I figured wheels/tires would be easier to purchase, just because swapping tires every time we decided on a different type of riding would become a nuisance.

Both of our bikes are 2010 GT Avalanches. Rachel got the 3.0 Disc and I got the 1.0 Disc. They each have the "quick-disconnect" wheel system.

I'll check the links you provided. Thanks for sharing!
 
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Old 04-05-10, 11:16 AM
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jzsoup
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Wheels can get expensive. Plus you then have to switch the cassettes as well, or purchase extra cassettes to go with the extra wheels. So tires, wheels, and cassette will be well north of $100 per bike.

What will happen is the sickness will overtake you and you'll next purchase a pair of road bikes.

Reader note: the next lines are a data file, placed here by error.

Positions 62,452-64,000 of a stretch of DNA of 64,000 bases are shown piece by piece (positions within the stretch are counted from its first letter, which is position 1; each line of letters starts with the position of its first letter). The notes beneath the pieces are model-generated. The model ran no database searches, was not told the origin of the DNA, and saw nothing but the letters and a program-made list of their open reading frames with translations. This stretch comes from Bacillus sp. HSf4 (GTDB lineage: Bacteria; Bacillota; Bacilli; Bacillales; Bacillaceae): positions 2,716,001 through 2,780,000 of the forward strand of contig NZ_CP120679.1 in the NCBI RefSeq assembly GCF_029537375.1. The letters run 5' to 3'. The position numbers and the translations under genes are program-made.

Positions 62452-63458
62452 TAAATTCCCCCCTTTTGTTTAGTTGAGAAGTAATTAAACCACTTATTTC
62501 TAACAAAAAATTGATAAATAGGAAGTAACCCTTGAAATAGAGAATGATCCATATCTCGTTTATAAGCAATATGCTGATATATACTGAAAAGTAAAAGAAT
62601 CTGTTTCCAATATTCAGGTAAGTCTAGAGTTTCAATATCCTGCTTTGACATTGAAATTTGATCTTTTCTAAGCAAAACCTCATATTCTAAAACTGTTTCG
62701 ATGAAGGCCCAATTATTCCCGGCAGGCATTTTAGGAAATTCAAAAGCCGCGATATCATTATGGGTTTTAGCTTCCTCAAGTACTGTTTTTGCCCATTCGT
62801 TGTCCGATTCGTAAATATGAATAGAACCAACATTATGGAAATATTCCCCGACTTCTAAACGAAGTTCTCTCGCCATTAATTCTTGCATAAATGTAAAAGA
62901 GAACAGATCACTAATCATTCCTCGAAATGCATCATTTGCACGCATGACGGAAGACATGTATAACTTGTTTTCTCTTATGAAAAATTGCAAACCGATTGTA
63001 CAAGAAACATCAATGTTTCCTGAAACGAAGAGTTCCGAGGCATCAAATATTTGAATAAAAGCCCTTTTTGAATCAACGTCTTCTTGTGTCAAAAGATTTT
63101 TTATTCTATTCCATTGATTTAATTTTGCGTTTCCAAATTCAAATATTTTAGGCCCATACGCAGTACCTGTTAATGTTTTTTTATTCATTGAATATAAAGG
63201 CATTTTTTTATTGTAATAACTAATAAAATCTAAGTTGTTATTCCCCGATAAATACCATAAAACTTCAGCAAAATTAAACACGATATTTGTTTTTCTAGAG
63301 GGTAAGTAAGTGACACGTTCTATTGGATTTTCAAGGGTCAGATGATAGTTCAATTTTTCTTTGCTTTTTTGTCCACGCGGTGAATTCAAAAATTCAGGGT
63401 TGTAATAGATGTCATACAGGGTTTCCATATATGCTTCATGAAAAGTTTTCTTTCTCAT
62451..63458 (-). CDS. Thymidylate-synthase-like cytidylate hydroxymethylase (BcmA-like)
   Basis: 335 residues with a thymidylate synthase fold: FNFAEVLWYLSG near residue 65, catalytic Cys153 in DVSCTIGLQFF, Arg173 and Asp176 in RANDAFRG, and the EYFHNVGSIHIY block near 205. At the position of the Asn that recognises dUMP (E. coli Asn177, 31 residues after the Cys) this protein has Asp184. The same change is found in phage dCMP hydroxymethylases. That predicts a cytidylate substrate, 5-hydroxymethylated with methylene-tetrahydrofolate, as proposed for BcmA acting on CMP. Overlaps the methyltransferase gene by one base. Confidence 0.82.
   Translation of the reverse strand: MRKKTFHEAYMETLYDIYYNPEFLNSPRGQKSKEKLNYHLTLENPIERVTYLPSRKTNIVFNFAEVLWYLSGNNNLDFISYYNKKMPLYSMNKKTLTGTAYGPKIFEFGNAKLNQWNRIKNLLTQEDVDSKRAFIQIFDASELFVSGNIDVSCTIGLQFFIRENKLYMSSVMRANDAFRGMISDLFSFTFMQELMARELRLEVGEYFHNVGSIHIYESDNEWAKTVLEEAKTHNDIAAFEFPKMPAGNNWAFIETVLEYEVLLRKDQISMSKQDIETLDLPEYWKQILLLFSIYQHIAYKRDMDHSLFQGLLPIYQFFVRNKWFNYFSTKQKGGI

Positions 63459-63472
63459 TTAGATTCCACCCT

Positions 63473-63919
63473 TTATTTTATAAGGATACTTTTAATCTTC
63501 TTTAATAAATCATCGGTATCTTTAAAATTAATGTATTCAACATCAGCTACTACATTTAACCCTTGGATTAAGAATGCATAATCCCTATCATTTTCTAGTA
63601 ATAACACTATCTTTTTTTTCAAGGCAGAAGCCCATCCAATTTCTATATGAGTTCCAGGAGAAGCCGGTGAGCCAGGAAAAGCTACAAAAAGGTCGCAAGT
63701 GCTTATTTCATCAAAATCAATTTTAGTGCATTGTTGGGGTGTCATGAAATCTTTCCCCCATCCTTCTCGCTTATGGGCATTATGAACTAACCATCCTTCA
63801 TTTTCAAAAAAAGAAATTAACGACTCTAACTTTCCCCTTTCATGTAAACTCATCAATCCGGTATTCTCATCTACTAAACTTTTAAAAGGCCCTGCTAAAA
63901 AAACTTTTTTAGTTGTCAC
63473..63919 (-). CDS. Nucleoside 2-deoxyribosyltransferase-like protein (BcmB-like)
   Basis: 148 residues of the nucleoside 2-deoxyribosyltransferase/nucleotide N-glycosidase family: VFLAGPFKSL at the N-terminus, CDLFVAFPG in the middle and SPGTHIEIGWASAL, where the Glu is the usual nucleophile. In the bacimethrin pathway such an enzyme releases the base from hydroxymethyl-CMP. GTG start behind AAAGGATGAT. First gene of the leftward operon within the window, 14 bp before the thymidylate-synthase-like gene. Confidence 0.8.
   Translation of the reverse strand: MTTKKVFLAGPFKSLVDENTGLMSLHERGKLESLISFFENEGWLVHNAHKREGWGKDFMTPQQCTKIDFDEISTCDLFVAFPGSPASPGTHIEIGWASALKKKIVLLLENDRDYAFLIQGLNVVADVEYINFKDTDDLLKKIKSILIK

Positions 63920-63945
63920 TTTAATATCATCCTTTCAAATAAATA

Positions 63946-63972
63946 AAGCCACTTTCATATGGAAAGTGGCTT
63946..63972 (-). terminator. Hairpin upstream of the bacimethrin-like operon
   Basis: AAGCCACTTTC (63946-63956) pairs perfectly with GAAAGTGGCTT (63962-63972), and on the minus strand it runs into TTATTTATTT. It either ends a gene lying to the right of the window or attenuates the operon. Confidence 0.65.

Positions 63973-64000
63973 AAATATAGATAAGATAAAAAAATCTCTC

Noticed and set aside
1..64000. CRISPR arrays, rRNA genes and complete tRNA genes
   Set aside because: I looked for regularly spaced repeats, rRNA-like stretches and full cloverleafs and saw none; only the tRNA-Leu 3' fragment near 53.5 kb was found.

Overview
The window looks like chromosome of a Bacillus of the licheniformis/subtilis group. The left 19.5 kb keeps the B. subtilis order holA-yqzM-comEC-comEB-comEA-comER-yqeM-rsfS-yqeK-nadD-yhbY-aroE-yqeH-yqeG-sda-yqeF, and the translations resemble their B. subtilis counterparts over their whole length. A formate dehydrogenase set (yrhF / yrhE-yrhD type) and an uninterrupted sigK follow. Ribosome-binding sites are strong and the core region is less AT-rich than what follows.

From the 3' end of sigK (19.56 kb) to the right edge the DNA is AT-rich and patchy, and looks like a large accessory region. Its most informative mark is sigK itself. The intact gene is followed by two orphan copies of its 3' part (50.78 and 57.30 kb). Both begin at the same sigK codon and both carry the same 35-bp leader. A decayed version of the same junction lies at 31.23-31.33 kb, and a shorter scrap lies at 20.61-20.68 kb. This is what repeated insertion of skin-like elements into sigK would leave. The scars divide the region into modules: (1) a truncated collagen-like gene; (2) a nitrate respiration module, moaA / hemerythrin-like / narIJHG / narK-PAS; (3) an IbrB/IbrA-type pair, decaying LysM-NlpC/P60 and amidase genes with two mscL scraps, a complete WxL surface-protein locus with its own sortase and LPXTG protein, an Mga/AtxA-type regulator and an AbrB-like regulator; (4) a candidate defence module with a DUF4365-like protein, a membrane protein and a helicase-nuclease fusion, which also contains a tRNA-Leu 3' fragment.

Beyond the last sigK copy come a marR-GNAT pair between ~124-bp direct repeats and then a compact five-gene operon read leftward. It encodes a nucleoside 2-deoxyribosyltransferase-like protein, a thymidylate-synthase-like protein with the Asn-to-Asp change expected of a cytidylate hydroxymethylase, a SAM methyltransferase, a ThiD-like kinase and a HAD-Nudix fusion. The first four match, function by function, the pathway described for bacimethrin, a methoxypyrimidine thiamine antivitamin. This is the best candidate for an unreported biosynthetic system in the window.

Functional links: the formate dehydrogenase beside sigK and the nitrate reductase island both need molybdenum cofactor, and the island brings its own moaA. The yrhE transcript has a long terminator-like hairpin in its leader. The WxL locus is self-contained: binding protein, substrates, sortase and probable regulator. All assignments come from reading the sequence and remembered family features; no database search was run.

When my wife says, "how many more bikes do you need?" The answer is always "one more." I presently have 5.
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Old 04-05-10, 01:49 PM
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Originally Posted by jzsoup View Post
Wheels can get expensive. Plus you then have to switch the cassettes as well, or purchase extra cassettes to go with the extra wheels. So tires, wheels, and cassette will be well north of $100 per bike.

What will happen is the sickness will overtake you and you'll next purchase a pair of road bikes.

When my wife says, "how many more bikes do you need?" The answer is always "one more." I presently have 5.
YIKES!

My "newfound" hobby is quickly adding up to the price of a new car. Would it beneficial to grab a Walli-World Special for the asphalt?
 
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Old 04-05-10, 02:46 PM
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Sounds like you want a dual purpose tire, like the Continental Town and Country or the Nashbar Elevator. They have a nearly unbroken center strip that gives a smooth ride on pavement, but they still have some knobs on the side for dirt. They're either the best of both worlds or the worst of both worlds, depending on the type of riding you do most.